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From parliament to parlour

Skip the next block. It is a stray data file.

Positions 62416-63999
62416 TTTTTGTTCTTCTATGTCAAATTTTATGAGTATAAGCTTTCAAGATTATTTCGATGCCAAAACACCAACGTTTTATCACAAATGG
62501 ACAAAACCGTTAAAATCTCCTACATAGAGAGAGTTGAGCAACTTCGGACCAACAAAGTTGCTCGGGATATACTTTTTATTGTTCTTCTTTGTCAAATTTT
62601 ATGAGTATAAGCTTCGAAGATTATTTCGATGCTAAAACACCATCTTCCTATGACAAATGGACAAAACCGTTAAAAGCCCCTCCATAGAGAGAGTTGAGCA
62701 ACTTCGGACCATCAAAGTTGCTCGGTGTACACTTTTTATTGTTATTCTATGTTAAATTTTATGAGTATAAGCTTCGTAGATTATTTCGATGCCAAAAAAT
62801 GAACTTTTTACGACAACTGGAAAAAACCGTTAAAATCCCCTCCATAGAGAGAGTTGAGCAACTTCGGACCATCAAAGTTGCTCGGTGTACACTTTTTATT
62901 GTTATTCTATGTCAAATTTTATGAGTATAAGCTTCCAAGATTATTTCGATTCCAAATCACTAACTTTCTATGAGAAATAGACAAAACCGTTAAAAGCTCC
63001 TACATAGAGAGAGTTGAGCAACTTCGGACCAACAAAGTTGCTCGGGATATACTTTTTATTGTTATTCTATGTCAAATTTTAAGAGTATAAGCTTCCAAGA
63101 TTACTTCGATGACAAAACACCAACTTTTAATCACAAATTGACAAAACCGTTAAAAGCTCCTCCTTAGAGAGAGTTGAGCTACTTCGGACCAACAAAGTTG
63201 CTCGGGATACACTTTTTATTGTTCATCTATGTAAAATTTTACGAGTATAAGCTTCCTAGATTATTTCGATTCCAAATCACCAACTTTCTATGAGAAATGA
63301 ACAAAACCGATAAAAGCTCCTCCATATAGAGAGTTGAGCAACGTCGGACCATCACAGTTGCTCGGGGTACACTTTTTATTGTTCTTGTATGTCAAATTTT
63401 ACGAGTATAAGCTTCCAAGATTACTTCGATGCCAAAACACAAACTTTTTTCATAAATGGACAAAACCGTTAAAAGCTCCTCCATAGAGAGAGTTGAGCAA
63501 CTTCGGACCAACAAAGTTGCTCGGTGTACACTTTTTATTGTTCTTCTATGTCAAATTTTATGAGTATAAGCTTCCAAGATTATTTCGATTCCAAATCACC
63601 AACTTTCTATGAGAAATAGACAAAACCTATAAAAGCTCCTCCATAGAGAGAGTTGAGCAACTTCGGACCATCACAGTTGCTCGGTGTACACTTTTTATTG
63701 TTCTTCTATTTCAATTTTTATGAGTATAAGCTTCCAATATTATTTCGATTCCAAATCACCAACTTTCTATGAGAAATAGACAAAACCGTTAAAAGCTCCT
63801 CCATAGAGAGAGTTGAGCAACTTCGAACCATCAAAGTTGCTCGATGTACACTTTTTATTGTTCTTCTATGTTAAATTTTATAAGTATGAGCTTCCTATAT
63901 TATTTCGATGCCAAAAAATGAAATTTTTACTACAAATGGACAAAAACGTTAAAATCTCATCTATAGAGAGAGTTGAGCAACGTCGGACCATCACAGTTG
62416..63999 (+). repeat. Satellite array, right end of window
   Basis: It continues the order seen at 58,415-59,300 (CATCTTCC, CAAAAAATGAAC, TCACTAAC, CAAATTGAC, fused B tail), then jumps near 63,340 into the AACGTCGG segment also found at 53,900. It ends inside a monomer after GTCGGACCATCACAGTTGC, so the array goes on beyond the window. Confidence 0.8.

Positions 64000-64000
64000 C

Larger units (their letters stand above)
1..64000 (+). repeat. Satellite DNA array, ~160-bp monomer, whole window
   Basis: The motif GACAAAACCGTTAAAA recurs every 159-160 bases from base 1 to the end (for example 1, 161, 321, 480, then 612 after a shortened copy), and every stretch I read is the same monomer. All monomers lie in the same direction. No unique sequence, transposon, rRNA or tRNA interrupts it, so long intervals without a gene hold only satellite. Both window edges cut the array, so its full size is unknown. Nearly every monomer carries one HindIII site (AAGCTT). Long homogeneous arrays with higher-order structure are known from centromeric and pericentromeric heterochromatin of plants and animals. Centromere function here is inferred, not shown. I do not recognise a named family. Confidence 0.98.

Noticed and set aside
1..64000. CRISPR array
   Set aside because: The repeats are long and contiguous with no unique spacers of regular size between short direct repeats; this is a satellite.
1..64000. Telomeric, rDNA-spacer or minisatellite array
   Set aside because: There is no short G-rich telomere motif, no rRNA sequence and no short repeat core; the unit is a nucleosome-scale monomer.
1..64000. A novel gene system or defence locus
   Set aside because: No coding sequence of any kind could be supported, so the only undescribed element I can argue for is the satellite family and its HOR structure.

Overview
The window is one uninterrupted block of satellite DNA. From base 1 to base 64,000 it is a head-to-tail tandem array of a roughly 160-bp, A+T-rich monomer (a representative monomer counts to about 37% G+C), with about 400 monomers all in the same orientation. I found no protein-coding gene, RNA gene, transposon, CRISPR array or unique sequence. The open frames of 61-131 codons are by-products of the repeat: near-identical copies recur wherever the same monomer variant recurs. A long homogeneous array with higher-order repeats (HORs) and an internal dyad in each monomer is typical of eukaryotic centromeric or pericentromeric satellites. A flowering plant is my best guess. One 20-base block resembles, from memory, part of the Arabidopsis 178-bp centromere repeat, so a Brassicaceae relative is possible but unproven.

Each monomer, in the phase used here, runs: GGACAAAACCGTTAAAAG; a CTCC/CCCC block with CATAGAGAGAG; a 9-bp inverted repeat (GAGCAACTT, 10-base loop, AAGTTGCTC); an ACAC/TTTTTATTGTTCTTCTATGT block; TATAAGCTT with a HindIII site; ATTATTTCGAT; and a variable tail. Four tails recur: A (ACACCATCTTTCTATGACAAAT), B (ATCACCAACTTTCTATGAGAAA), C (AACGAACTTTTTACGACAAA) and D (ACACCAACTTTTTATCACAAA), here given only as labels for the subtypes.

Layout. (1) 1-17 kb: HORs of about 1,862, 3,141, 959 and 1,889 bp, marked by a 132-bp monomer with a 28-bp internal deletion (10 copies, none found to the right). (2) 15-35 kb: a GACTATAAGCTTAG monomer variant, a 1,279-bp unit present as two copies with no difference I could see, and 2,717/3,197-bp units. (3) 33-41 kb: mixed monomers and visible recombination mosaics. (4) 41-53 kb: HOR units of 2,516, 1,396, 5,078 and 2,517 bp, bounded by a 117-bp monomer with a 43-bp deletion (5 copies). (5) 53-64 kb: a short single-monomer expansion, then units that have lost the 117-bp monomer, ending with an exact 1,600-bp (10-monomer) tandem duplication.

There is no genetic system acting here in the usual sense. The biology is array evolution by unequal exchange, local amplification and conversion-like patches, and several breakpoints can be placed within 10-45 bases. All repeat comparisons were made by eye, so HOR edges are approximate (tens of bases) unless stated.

first_imgHealthy eating has become a priority for both consumers and governments. Initiatives such as the Change4Life programme and the Food Standards Agency’s (FSA) plan to reduce saturated fat intake are current examples of the shift towards better-for-you consumption. In reducing saturated fat intake by around 20%, the FSA hopes to reduce deaths related to cardiovascular disease by 3,500 a year. On average, 6% of saturated fat in the UK diet comes from biscuits, buns, cakes, pastries and fruit pies (see table). So reformulation of bakery products presents manufacturers with an opportunity to contribute towards the reduction targets.At a recent presentation at the British Society of Baking Conference, Steve Knapton, regional sales manager for ADM Trading (UK), presented a paper by colleague Jo Bruce on how the industry could reduce saturated fat levels in baked goods, with minimal impact on product and processing characteristics. He also showed how more radical reductions may be achieved in applications such as shortcrust pastry, giving significant consumer benefits.== Options for bakers ==Many bakery applications, such as cakes, short pastry, biscuits and crèmes, are made using cake margarines or all-purpose shortenings. Options currently available in the UK offer a wide range of saturated fat levels, so the challenge for bakers is deciding which product will work for them. At its new purpose-built bakery applications testing lab in Purfleet, Essex, ADM has conducted extensive trials to assess the relative performance of sat fats in a number of products. The trials showed the extent to which fats can emulsify and stabilise flour and water during mixing and baking cakes. An effective fat helps to create a large-volume cake with an even crumb structure and a moist texture, without damp streaks or ’palate cling’ when eating. It also shows how lower saturated fat shortenings can stabilise batters as well as, or better than, those with higher saturated fat levels.Changing from shortenings with around 41% saturated fat to an ingredient containing 35% saturates, for example, would provide a 14% reduction in the saturated fat content without reducing performance. Changing from ADM’s Pura Shortening Low Trans (35% saturates) or competitor equivalents, to NovaLipid shortening gives a further 14% reduction. Extensive testing in sweet and savoury shortcrust pastry, cakes, crèmes, dough fats and other applications using this shortening shows that reducing saturated fat to 30% (in the shortening) retains excellent performance.== Fluid response ==For larger manufacturers, an efficient and cost-effective way of minimising saturated fat is by using fluid shortenings. These are pumpable, semi-liquid fats with different physical properties to boxed all-purpose shortenings. In applications such as shortcrust pastry and cakes, they can be an effective alternative to solid fats. Well-processed fluids have many separate tiny crystals of fat suspended in a liquid oil medium. These small solid crystals pack tightly around air or water droplets, stabilising them in the batter or dough during baking, while the liquid oil disperses rapidly and gives a pleasant rich texture. In a solid fat, much larger crystals of fat are thought to surround the air or water droplets, so more solid saturated fat is needed to achieve the same functionality as a fluid.It is important to have enough solid fat in a fluid shortening to provide the quantity of crystals needed for optimum functionality. This must be balanced with the need for pumpability and temperature tolerance. Special physical processing techniques allow fluid shortenings to feature all these attributes with lower levels of saturated fat than solid shortenings – in ADM’s case, 26% and 18% respectively for NovaLipid fluid shortening and NovaLipid Ultra fluid shortening. Samples of the fluid shortenings have been shown to maintain their fluid, flowing properties for over a year when stored in optimum conditions. In a factory environment, even with variable temperatures, they are also extremely stable.Fluid shortenings are not only highly functional with a lower level of saturated fat, but also enable food manufacturers to reduce overall fat usage by 10-20%. This is because of the high level of liquid oil, which provides rapid and effective dispersion, making pastries shorter than usual. Fluids are usually supplied by tanker, so they are more suitable for large manufacturers with their own tanks. The fluid is then pumped around the factory minimising manual handling and packaging waste.—-=== FSA consultation ===In July, the FSA launched a consultation on saturated fat reduction to the public, suggesting clear targets for saturated fat reductions in a range of bakery products. Cakes, shortcrust and puff pastry applications are all targeted with a 10% reduction by 2012. Consultation documents can be downloaded from www.food.gov.uk. Companies have until 3 November to respond.—-=== Covering all the bases ===Puff pastries, Danish pastries and other laminated fat applications are being targeted as part of the FSA’s saturated fat reduction plan. Small changes could be achieved by using lower saturated fat, all-purpose, or fluid shortenings as the dough fat, but most of the saturated fat is contained in the laminating fat.Unlike all-purpose shortenings, there is little variation in the saturated fat content of laminating fats available in the UK. This type of product must contain high levels of solid fat to maintain separate discrete layers of dough, without creaming and mixing in. One option to reduce the saturated fat content would be to add less fat, but this would affect the amount of lift the pastry achieves. Another option is to reduce the fat level in the margarine.Tests with a pastry containing 33% saturated fat, a reduction of 19% on standard 41% saturated fat products, show that using a lower saturated fat blend and a lower level of total fat in the laminating fat achieves pastry with the same lift, eating properties and ingredients list as a standard puff pastry margarine.last_img read more